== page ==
The expansion of Dealbook is to drive that conversation. To have this real-time SWAT team of reporters and editors drilling down on these issues in real time, but also writing broader pieces with context that also appear in the newspaper. It’s the best of both worlds. You get the immediacy of the Internet and the reach and the real estate of the paper.
Is the strategy for Dealbook any different than the strategy for the Times’ business coverage?
I don’t think overall this is a significant shift in strategy beyond just drilling down deeper on one particular part of the world which we consider our backyard. I think this is an evolution from what Dealbook was and has evolved with how the conversation in the nation has progress. The issues on Wall Street are impacting Main Street, and the dialogue has become much more intense, and we’re able to take advantage of a particular audience that we’ve been able to attract.
To me, one of the things that is so interesting about our readership, is that it started out as very Wall Street oriented, and we still have a huge number of Wall Strerters who are loyal readers. But over the last several years, CEOs, and board members and politicians and regulators are coming to the site as well.
And news organizations are scaling back or shifting their news focus. A lot of this is where we see the window opening in a competitive landscape.
Can you explain the decision to add Dealbook content to the printed Times during the week?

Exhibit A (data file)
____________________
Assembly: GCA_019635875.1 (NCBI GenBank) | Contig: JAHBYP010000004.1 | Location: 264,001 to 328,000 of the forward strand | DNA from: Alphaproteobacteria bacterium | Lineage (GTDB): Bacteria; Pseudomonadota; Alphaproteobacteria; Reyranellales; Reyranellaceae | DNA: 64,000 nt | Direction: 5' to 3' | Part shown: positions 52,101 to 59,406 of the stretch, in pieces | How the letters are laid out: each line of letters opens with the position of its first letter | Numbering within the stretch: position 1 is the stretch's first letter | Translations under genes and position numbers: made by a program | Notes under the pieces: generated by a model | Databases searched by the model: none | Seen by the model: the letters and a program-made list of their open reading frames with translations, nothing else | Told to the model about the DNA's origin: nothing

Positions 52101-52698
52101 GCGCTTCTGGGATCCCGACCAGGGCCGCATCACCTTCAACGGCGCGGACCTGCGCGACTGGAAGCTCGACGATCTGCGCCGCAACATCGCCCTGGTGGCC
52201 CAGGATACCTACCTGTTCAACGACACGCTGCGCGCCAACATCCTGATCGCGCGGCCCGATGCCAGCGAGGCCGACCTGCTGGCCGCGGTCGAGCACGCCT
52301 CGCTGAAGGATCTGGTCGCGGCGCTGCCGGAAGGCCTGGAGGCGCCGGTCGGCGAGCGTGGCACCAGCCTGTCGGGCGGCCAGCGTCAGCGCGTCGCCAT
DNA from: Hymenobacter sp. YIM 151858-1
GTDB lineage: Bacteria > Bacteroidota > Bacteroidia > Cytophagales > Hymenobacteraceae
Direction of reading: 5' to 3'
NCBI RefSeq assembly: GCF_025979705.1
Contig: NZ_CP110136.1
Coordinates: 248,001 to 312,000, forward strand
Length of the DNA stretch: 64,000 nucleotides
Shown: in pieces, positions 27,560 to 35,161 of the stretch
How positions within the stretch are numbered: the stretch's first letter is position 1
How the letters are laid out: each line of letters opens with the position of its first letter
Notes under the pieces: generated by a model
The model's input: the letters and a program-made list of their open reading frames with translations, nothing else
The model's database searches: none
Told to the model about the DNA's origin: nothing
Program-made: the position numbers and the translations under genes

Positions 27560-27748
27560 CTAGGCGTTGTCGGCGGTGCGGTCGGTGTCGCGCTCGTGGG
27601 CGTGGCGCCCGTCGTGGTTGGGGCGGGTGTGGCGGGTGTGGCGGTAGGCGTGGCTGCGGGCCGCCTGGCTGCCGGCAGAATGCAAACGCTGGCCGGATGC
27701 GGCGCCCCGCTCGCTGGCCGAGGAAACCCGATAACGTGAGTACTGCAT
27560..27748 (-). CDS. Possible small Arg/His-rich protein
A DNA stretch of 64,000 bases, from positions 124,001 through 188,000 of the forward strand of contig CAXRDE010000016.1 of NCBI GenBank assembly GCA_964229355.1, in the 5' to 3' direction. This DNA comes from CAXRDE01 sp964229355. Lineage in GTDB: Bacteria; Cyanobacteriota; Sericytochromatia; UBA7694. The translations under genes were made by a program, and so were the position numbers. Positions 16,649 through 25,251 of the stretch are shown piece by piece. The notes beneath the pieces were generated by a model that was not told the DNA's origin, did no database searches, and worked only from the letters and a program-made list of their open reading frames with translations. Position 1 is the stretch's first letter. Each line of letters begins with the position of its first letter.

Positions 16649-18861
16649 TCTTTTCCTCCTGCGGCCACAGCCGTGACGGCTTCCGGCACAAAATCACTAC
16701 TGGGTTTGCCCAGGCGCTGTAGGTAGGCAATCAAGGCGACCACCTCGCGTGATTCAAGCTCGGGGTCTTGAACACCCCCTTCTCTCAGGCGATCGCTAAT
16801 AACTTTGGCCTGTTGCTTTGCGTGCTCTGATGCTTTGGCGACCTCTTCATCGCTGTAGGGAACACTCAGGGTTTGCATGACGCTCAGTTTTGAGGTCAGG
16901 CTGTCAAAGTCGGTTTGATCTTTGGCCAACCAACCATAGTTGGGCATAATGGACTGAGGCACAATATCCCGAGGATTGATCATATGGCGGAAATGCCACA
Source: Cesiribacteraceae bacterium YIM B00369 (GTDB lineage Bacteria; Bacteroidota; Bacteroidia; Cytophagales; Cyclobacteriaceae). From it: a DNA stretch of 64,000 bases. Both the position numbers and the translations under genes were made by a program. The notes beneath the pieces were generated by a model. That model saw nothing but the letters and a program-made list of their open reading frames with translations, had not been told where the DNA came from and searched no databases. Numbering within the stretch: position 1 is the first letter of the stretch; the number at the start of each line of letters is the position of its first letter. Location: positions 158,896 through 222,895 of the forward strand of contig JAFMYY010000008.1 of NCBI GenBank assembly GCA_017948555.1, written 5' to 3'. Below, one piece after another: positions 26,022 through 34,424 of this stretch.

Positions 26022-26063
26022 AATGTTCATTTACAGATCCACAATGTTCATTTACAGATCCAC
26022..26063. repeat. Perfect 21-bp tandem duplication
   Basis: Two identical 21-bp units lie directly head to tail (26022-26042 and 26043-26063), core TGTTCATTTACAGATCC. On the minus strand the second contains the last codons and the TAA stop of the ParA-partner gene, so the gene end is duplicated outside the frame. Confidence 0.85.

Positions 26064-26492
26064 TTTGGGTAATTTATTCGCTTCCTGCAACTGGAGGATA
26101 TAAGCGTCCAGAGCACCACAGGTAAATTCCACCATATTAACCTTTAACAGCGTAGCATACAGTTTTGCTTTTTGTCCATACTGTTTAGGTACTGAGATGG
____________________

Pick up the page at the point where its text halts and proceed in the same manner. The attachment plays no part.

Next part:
That’s largely a function of the remarkable interest that people have in this world, whether they’re in this world or not. It’s just satisfying this appetite.
One of the things that we’re trying to do is very much actually modeled after what you’ve seen the folks at Politico do or the folks at TechCrunch do. We really want to own the story around a particular world and do it in a way that speaks to that community in that language, but also in a way that is accessible enough for readers who aren’t living in this world today.
I don’t consider myself a Beltway insider of any sort, but I go to Politico and it’s accessible enough for me. I have a pretty good idea of what’s going on in that world. In many ways, that’s what we can do.
With an increased staff of 20, what’s your role now every day with Dealbook?
My role is probably constantly evolving and shifting. One of the great hires that we had that I am particularly thrilled about is bringing Jeff Cane back to the paper. Jeff is acting as the managing editor, keeping the trains running on track and coming up with ideas. And we’ve added a number of other editors to the team, including Adrienne Carter from BusinessWeek. My role is part writer, part editor and part cheerleader in chief.
What other sites do you see as Dealbook’s competitors?
All of the terrific reporting that’s being done on the deal world, whether it’s coming from newspapers, blogs, news services. It’s great reporters who have their boots on the ground. It almost doesn’t matter where it’s coming from.
How will the content change with additional staff?